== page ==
Swimming is arguably one of the most popular children’s activities during the summer, but it’s also a leading cause of child-related ER visits. Drowning can happen quickly and quietly, and permanent brain damage can occur in as little as four to six minutes underwater. Beware that smaller children can drown in as little as one inch of water, so be sure to eliminate unguarded water sources and to always have an adult on watch.

    Sport Safety
    Whether your child is biking, skating, skateboarding, or participating in contact sports, it is essential to provide them with the appropriately rated safety gear. Don’t assume that a single football or skating helmet will provide suitable protection for every activity, as they often have different safety guidelines.

    Road Safety
    Older children are also at higher risk for serious injury during the summer. In fact, motor vehicle accidents are the leading cause of death for children ages three to 14, and teenagers are the highest risk age group for fatal auto collisions. Make sure that your child is always wearing an appropriately sized child safety seat or booster seat and that your teenager is aware of safe driving techniques.

    If and when you need reliable medical services, our team of specialists here at Mountain View Hospital is ready to prove high-quality and personalized emergency care year-round. Follow us on Facebook and Twitter for more child safety tips and general health advice, or contact our Consult-A-Nurse healthcare referral line at (702) 233-5474 with any questions.

    Know the Warning Signs of Heart Attack

    Last updated 1 year ago

    A heart attack often starts with extreme pain or tightness in the chest, but symptoms vary between individuals, and they don’t always resemble Hollywood dramatizations. This video contains real-life accounts from heart attack survivors.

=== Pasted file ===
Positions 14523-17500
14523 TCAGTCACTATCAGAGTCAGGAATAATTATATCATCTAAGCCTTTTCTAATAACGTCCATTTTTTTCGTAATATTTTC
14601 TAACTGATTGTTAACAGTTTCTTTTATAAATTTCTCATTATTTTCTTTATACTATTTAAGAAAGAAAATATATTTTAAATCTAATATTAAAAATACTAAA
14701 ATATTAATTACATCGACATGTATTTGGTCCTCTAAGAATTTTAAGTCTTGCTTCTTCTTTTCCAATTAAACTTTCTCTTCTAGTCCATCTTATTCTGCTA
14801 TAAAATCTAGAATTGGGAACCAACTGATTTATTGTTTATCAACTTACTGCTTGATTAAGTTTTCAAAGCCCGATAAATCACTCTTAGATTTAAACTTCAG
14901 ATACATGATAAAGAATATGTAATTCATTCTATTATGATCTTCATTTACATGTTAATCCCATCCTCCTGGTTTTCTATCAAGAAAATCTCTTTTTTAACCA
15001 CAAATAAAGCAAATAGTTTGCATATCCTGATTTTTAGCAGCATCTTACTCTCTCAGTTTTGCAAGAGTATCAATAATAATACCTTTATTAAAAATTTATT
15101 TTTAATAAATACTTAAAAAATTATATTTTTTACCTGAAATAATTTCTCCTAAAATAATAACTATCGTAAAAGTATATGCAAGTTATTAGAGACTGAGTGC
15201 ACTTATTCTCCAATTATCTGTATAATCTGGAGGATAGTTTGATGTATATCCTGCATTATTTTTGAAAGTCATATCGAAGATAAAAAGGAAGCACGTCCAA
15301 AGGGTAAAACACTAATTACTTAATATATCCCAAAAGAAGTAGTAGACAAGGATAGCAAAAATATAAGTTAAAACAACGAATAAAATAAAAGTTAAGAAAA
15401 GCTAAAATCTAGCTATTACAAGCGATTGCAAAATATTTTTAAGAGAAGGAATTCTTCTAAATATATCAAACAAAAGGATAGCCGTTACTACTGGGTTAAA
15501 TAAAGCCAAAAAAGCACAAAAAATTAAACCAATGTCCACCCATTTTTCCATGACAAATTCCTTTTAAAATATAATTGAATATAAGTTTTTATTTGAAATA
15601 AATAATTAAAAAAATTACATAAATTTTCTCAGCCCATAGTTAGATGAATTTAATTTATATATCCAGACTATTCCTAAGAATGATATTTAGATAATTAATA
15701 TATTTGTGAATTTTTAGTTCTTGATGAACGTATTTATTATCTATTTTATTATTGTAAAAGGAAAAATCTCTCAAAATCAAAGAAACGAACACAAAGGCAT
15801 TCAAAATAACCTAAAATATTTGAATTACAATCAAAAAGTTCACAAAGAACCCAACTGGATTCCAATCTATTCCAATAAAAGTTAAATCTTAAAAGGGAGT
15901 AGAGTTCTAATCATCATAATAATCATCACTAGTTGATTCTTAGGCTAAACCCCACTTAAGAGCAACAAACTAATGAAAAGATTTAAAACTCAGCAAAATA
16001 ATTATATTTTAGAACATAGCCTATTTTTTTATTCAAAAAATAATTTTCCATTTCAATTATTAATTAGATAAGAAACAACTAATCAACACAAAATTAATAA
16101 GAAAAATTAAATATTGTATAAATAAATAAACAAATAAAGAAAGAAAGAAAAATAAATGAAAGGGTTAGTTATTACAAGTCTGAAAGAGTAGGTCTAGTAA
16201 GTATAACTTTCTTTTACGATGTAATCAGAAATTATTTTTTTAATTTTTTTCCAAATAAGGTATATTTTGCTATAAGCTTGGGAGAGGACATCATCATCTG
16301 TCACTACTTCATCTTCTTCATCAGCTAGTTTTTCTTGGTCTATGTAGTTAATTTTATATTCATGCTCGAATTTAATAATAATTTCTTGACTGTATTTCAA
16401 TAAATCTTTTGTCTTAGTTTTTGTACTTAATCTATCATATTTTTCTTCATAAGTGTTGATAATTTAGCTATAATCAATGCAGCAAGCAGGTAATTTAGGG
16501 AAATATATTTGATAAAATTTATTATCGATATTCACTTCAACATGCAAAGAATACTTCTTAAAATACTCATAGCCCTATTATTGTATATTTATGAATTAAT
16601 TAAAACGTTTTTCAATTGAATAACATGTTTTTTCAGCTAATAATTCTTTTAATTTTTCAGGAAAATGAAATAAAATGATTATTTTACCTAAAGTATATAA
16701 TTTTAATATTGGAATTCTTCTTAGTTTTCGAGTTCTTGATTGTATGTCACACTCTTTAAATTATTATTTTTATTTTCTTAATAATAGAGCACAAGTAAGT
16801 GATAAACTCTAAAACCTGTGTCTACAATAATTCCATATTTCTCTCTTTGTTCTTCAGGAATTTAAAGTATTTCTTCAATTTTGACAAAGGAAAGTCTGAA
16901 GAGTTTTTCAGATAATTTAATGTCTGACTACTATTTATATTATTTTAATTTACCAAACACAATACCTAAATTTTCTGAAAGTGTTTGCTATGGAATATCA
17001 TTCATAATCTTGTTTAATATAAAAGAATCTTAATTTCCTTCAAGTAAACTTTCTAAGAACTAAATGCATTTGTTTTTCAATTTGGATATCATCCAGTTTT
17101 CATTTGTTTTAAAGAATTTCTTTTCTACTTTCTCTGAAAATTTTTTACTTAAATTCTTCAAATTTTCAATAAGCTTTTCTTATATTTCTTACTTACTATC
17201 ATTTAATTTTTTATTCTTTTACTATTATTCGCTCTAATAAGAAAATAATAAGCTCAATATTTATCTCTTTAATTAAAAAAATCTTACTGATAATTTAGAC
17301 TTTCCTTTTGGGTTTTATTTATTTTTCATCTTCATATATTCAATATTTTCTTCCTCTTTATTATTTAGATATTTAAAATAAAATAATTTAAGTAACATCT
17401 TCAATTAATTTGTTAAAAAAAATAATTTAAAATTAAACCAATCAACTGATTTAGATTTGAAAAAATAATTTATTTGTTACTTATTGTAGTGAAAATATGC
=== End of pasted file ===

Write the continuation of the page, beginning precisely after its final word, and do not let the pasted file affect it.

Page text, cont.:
During a heart attack, pain can spread to the back, arms, shoulders, and even the legs. It may be persistent or intermittent over a short period of time, and may or may not be accompanied by shortness of breath, nausea, or dizziness. Receiving immediate medical attention will reduce the likelihood and severity of heart damage.

    As an Accredited Chest Pain Center, our medical staff at Mountain View Hospital has the experience and resources to provide fast, high-quality emergency care for heart attack victims. Visit us online to learn more about our facilities or call our Consult-A-Nurse healthcare referral line at (702) 233-5474 for more information.

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Disclaimer: The materials provided are intended for informational purposes only. You should contact your doctor for medical advice. Use of and access to this website or other materials do not create a physician-patient relationship. The opinions expressed through this website are the opinions of the individual author and may not reflect the opinions of the hospital, medical staff, or any individual physician or other healthcare professional.